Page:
Wombats' frontman Matthew Murphy has new project called Love Fame Tragedy with members of the Pixies, Alt-J, and Pearl Jam. He gives us the "The Five Artists/Bands that have influenced I Don't Want to Play the Victim, But I'm Really Good at It EP".
"My Cheating Heart"
Love Fame Tragedy
11 June 2019
Matthew "Murph" Murphy has found success as the lead singer and guitarist of the UK winsome pop collective the Wombats by doing two things very well: writing intensely memorable songs and touring the living hell out of them.
The Wombats' wry, funny, and relatable lyrics have lead them to become indie-rock figureheads, but the band has managed to entertain through a seemingly never-ending series of tours, crisscrossing the US and UK and sometimes hitting the same cities multiple times within the same year. It's for this reason that the Wombats' last album, 2018's Beautiful People Will Ruin Your Life, although a bit of an artistic holding pattern for the band, nonetheless managed to debut in the Top Three of the UK album charts despite having no charting singles to accompany it. Their fanbase is ever-passionate, and Murphy, if anything, has remained an incredibly consistent songwriter over the past decade.
So it may serve as a surprise to some, then, that Murphy is gearing up for a solo project called Love Fame Tragedy. Murphy's winsome look at romance in the modern era remains fully intact. But there's a bit more rawness to the recordings, which may be in part due to the giant lineup of famous friends he's gathered to help with the recording sessions for his debut EP, I Don't Want to Play the Victim, But I'm Really Good at It. Over the record's four songs, Joey Santiago of the Pixies, Pearl Jam drummer Matt Chamberlain, and Gus Unger-Hamilton of Alt-J all swing by to give Murph's sound that distinct new edge.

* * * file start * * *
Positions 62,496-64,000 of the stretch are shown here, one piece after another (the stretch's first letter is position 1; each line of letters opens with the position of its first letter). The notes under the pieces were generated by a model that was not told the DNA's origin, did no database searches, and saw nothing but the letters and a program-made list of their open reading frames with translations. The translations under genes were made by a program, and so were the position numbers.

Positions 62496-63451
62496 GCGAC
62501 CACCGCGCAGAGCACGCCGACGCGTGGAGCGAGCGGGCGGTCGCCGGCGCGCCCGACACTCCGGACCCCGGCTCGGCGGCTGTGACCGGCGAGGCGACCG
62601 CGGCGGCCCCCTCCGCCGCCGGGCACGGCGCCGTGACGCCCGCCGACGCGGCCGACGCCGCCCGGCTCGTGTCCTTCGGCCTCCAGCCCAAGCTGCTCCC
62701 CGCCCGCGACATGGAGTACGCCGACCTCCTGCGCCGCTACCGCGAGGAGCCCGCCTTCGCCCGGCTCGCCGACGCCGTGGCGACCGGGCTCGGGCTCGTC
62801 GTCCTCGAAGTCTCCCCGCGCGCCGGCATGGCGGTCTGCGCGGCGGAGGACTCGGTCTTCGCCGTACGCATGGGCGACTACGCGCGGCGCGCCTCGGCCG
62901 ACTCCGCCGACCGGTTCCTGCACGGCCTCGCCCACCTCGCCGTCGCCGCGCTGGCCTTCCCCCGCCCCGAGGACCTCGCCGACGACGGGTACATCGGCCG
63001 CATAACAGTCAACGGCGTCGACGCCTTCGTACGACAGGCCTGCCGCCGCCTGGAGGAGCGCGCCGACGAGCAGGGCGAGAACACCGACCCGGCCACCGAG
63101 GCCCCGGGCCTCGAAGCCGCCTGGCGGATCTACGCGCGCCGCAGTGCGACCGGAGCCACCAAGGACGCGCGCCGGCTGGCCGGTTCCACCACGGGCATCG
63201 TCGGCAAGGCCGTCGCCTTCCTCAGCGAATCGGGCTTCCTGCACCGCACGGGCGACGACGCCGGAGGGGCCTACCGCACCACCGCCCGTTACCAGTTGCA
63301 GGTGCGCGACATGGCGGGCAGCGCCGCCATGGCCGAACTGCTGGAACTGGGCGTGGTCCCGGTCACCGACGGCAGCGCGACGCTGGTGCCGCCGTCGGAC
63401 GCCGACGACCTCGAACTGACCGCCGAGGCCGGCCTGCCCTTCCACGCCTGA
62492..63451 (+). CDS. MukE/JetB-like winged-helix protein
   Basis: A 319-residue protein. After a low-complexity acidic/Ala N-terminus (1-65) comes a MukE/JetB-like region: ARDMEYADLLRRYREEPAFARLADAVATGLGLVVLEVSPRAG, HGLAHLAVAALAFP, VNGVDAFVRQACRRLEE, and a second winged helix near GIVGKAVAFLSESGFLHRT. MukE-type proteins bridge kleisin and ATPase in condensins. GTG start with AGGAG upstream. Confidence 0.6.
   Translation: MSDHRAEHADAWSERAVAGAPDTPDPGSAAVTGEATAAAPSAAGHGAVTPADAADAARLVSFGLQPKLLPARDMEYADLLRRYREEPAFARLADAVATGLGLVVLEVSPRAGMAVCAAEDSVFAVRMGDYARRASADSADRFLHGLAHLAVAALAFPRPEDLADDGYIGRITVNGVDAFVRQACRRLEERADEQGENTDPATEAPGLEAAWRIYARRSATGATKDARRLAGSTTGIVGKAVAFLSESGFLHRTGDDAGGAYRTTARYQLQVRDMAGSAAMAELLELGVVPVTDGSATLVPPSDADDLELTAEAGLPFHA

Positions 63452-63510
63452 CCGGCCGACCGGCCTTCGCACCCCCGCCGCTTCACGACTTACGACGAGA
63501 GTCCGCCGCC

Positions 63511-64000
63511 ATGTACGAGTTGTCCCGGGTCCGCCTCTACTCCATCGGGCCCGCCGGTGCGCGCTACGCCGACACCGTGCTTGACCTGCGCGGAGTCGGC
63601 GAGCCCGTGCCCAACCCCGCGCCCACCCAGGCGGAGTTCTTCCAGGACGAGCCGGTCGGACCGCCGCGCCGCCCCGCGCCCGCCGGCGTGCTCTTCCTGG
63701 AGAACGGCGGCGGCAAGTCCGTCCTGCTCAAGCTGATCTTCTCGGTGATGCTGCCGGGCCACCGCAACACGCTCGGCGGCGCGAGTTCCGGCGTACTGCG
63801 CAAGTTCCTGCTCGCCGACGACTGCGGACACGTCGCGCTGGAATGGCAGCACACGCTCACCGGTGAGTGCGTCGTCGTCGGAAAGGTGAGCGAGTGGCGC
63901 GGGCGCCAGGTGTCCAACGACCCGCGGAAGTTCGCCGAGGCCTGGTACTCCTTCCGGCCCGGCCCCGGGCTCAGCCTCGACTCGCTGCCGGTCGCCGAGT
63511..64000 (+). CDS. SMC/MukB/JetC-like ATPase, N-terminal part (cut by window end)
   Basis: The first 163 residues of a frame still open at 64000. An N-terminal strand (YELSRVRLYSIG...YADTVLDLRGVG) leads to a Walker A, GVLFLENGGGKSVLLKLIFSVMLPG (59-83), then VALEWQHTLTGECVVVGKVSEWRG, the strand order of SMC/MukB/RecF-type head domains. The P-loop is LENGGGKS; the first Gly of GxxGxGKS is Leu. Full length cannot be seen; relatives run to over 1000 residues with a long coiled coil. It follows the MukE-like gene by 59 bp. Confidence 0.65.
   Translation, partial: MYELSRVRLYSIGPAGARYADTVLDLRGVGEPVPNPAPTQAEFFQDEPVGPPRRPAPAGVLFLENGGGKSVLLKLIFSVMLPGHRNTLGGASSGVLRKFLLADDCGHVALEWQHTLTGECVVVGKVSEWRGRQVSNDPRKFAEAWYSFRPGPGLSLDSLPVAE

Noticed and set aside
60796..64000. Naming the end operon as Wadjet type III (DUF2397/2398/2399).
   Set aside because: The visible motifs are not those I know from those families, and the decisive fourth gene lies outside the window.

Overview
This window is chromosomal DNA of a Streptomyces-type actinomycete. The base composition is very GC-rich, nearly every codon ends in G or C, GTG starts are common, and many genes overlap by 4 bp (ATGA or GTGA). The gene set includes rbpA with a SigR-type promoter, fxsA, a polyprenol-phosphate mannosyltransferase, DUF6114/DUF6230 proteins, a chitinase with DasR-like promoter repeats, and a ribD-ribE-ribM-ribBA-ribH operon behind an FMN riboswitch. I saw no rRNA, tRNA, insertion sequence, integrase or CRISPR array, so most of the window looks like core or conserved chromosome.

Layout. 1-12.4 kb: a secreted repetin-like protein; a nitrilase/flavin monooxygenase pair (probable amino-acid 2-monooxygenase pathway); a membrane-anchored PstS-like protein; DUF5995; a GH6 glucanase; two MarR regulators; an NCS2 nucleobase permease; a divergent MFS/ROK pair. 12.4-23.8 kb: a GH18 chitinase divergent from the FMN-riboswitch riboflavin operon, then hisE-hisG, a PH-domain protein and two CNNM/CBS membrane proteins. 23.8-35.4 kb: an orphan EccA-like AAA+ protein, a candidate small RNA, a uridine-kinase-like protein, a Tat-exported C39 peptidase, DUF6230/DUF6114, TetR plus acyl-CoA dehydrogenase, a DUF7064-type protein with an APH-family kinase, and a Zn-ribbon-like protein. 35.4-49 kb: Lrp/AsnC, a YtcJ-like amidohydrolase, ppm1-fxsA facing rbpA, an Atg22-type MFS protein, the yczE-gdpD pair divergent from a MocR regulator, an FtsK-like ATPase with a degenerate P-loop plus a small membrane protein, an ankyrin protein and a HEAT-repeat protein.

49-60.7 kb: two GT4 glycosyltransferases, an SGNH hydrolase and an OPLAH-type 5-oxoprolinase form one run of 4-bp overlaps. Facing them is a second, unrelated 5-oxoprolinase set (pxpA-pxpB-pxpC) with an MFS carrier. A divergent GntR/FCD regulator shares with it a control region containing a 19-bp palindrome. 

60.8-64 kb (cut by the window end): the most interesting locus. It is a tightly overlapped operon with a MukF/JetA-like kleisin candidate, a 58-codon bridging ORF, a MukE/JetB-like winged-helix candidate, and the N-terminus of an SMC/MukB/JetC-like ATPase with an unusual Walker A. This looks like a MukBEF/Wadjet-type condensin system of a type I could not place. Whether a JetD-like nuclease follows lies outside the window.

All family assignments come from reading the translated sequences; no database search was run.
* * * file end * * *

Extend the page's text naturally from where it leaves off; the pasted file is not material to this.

To mark the debut of the single "My Cheating Heart" (with the EP dropping just a few scant months after), Murphy sat down for a Fave Five with PopMatters that resulted, of course, in "The Five Artists/Bands that have influenced I Don't Want to Play the Victim, But I'm Really Good at It EP". Even if some of the artists aren't sonically referenced on Love Fame Tragedy's debut, the lessons learned from them absolutely are.
I'm not sure if there's even a single second on this EP that sounds like anything Bowie has done, but he was such a huge inspiration behind starting the project in the first place. He would always champion an artist by putting themselves in a difficult, new, and/or weird position in order to create their best work. I tried to do this as many times as possible and am really glad that I did.
Florence + The Machine
Florence's mega handsome bass player gave me tickets for her show at The Hollywood Bowl last year. She is incredible of course, but I was really blown away by the band that was accompanying her. It reminded me of the benefits of surrounding yourself by immensely talented musicians. Being primarily a songwriter, it's often easy to forget how important it is to be technically proficient on an instrument. I therefore made sure to get some awesome musicians to play on the EP.
I love how brutal and cutting some of this man's lyrics can be. There's something about a mega personal, "to the point" lyric that has the ability to resonate much more with people than an ambiguous one. I mean, singing about how you had a threesome before you go and see the person you're kind of in a relationship with is next level and I applaud that! There are certainly a few lyrics on I Don't Want to Play the Victim, But I'm Really Good at It that are close to the bone and wind my wife up the wrong way.
I wanted to make sure that all guitars had that gritty, distorted overly processed guitar sound that bands like Weezer and The Pixies really pioneered in the '90s. Unlike a lot of things in popular music, I just don't think that stuff has a "sell by date." I'm mainly referring to the guitar solo on "My Cheating Heart" (the first single), and that kind of sounds like a bee on drugs buzzing around inside a coke can.
I think self-depreciation is important in music, there such an art to saying something really serious in a humorous way. I think Jarvis Cocker (Pulp) nailed this, along with people like Morrissey and Elliot Smith. To me even the tiniest amount of humor in a song can give it more depth. I'm not saying I'm listening to "Weird Al" Yankovic day in and day out. But I think that describing something completely heart breaking and earth shattering in a colorful and lighthearted way can occasionally, not always but occasionally, make it way more powerful than all the seriousness in the world.